- Use unflavored black or green tea, either in bags or as loose-leaf tea (see our best tea for kombucha post). Get the freshest tea leaves you can, and look for organic tea if possible.
- Use evaporated cane juice or another minimally-processed white cane sugar (see our types of sugar for kombucha post). The microorganisms in the SCOBY grow fastest when they have simple sucrose/glucose sugars to eat, and using sweeteners that have a high mineral content (like brown sugar) or contain low levels of glucose (like honey) will slow down the development of the colony.
- Use filtered water to make the tea (see our what’s the best water for kombucha brewing post). Distilled water is another option. You can also boil tap water for 20 minutes to remove chlorine and other compounds that are generally added to the water supply in any town or city.
Use the Right Proportions
When you’re making kombucha tea to drink, you can adjust the ratio of ingredients for kombucha brewing depending on the type of ingredients you’re using and the results you want. However, when your focus is on growing a SCOBY, stick to these measurements:
- 4 cups of water
- 2 teaspoons of tea leaves (2 bags)
- 1/2 cup of sugar
- 2 cups of starter
This ratio gives you the right pH level, and a liquid that is acid enough to prevent the growth of foreign bacteria and mold while the SCOBY is developing.
Boil the water and pour it over the tea in a clean heatproof container (glass is the best material for brewing kombucha). Let the tea steep for at least 10 minutes. Remove the tea leaves or tea bags and stir in the sugar until completely dissolved. Do not use a metal utensil. Let the liquid cool until it reaches room temperature (below 80F but above 60F).
If you used a glass container to make the tea, you can simply stir in the starter, cover it, and let the kombucha start to ferment. If not, pour the cooled liquid into a clean jar or bowl before adding the starter. Cover the container with a clean cloth that’s thick enough to keep out dust and bugs, but thin enough to let the kombucha breathe. You can use a piece of a t-shirt, a linen napkin, a cotton dishtowel, or even an unbleached coffee filter (basket style, not cone). Use a string or rubber band to secure the material tightly around the edge of the container.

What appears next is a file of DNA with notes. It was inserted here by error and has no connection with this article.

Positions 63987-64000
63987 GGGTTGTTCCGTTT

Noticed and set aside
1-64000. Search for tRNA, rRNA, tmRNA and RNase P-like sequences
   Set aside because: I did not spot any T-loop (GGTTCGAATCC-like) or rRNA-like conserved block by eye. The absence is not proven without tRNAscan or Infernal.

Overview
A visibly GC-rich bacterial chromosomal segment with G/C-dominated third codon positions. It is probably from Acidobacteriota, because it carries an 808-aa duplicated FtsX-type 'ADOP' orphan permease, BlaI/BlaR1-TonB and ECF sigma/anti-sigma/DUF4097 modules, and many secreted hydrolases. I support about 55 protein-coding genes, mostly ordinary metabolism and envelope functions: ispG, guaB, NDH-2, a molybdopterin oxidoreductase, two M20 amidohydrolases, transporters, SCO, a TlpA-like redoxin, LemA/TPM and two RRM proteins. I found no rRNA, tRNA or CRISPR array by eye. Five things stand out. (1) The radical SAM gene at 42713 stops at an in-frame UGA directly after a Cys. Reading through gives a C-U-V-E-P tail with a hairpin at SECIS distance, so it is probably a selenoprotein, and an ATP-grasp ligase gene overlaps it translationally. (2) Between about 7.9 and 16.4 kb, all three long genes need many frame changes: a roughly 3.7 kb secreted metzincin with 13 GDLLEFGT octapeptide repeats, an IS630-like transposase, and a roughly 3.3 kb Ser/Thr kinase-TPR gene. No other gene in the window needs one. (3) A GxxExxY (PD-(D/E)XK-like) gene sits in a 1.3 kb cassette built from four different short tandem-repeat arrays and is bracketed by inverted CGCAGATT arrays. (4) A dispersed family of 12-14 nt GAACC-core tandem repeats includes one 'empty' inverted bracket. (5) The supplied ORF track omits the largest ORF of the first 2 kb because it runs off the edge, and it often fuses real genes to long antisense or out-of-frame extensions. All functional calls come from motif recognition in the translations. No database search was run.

Put the container someplace out of direct sunlight, where you can let it sit undisturbed for up to a month (though it might not take that long for the SCOBY to develop). The container needs to stay between 60-80F at all times for the best results.
Monitor Your SCOBY
In a day or two, you should be able to see a thin clear film forming on the surface of the liquid. You might see bubbles on the underside of the film. This is the new colony, and the bubbles are the carbon dioxide that the microorganisms are producing as they eat the sugar in the tea. It will take a week or longer for the new SCOBY to get thicker and turn opaque. The color of a healthy SCOBY will be a very pale yellow or creamy white.
If you have the temperature and the acidity right, and you’re protecting the container with a cloth covering, you shouldn’t have to worry about mold growing on the SCOBY.
The thicker the SCOBY is, the better results you’ll get when using it to brew kombucha tea. If possible, let your new SCOBY grow until it’s at least 1/8 inch thick, and 1/4 inch is even better. This can take up to 30 days, so don’t be impatient. Once you have a good healthy SCOBY, every new batch of kombucha will create another SCOBY, so you shouldn’t ever have to grow a SCOBY from scratch again. Just be careful when you’re taking that SCOBY hotel out of your pantry!